This series has six easy 5 minute installments. This first installment: The Importance of Religion in the Development of Civilization.
Wheeler lived in India during Victoria’s Reign and wrote a number of histories of India. Akbar was one of the greatest rulers of India. His grandfather conquered India and started the Mogul Empire. Akbar established it. What’s the difference? Wheeler explains.
Featuring James Talboys Wheeler from his book The History of India: Mogul Empire published in 1881.
And now, James Talboys Wheeler.
Place: Lahore, India
The reign of Akbar bears a strange resemblance to that of Asoka. Indeed, the likeness between Akbar and Asoka is one of the most remarkable phenomena in history. They were separated from each other by an interval of eighteen centuries; the main features of their respective lives were practically the same. Asoka was putting down revolt in the Punjab when his father died; so was Akbar. Asoka was occupied for years in conquering and consolidating his empire; so was Akbar. Asoka conquered India to the north of the Nerbudda; so did Akbar. Asoka was tolerant of other religions; so was Akbar. Asoka went against the priests; so did Akbar. Asoka taught a religion of his own; so did Akbar. Asoka abstained from flesh meat; so did Akbar. In the end Asoka took refuge in Buddha, the law, and the assembly. In the end Akbar recited the formula of Islam: “There is but one God, and Mohammad is his prophet.”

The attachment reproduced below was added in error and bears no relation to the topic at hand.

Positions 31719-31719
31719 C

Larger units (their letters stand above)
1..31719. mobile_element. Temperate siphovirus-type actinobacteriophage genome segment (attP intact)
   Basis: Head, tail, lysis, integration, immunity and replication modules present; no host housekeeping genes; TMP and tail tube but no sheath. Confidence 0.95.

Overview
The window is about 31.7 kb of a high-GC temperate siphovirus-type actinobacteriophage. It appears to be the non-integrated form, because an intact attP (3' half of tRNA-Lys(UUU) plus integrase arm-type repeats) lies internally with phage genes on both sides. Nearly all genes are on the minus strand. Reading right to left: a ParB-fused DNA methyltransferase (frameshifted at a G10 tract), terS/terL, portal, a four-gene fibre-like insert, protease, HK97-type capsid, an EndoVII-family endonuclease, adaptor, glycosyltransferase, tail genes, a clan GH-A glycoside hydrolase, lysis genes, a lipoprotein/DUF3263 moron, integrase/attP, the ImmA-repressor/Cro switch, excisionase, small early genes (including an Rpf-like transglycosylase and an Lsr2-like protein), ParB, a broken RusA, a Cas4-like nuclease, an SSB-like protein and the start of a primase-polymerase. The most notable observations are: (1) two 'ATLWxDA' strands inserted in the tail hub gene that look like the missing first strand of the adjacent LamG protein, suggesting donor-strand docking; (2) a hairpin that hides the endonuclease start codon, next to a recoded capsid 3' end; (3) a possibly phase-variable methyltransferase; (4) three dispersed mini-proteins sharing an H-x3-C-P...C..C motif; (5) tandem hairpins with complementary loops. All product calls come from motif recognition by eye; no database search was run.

Some of these coincidents are mere accidents. Others reveal a similarity in the current of religious thought, a similarity in the stages of religious development; consequently they add a new chapter to the history of mankind.